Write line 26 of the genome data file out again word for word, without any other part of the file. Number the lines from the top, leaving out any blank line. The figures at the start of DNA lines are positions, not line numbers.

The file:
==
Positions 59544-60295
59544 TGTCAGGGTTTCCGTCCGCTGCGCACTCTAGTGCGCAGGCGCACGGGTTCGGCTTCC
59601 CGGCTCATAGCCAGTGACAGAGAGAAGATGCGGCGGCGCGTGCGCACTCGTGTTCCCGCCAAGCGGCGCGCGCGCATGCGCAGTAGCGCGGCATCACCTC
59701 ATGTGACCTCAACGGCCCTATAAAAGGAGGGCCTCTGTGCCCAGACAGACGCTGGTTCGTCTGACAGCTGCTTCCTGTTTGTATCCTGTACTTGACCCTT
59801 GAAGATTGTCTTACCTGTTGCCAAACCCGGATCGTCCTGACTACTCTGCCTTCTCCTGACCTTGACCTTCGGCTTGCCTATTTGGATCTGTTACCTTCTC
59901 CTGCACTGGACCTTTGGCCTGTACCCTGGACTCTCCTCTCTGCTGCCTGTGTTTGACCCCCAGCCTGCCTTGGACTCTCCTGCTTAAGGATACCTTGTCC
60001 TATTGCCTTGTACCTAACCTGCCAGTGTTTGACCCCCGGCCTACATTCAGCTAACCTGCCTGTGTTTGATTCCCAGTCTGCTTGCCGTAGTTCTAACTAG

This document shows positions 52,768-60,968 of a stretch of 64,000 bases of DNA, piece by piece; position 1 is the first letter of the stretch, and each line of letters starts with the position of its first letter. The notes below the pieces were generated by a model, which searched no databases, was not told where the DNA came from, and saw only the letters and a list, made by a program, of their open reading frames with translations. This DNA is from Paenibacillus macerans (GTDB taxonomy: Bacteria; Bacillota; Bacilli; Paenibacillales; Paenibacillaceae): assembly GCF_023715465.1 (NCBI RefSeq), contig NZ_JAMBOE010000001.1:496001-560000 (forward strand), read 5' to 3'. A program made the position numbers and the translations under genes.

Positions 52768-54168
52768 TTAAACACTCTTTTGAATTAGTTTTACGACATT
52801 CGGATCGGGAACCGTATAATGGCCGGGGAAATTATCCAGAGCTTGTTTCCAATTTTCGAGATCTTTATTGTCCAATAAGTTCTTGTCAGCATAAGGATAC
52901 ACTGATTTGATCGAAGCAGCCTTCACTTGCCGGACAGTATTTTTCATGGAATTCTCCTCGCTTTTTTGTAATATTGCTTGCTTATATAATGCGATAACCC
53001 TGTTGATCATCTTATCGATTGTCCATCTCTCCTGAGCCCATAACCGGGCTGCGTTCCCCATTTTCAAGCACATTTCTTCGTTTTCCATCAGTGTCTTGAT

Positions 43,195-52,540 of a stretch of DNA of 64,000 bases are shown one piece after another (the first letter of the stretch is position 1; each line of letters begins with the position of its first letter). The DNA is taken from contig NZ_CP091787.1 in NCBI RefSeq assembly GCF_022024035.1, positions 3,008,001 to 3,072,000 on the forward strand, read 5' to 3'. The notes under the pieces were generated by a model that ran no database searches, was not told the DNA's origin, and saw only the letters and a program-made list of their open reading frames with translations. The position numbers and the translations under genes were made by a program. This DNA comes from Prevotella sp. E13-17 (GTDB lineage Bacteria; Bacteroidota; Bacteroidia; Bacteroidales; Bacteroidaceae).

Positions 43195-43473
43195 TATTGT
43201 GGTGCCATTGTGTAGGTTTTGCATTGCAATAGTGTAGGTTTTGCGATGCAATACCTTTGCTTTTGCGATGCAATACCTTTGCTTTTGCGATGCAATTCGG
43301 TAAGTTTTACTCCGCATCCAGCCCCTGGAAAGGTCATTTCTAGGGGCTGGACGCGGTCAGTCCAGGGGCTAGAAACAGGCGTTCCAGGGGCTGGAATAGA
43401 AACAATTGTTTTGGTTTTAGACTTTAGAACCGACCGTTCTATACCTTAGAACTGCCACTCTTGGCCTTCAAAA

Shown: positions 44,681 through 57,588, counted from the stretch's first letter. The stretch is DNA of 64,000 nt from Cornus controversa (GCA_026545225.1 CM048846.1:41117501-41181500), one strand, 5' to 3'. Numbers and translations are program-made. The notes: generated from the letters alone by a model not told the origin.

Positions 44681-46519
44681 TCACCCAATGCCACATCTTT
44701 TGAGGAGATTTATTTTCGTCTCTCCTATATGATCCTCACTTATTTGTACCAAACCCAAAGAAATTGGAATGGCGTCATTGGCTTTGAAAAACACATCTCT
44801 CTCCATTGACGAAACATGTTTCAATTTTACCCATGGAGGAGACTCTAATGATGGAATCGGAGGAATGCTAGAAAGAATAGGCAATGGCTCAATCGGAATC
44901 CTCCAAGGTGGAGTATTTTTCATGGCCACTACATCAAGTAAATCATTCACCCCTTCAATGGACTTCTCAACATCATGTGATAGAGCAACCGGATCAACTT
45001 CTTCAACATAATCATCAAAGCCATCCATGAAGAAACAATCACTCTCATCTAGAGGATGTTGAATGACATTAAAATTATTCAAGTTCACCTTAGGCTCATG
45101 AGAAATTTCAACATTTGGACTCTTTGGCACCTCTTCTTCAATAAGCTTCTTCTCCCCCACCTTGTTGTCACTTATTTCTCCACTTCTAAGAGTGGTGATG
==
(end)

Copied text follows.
45001 CTTCAACATAATCATCAAAGCCATCCATGAAGAAACAATCACTCTCATCTAGAGGATGTTGAATGACATTAAAATTATTCAAGTTCACCTTAGGCTCATG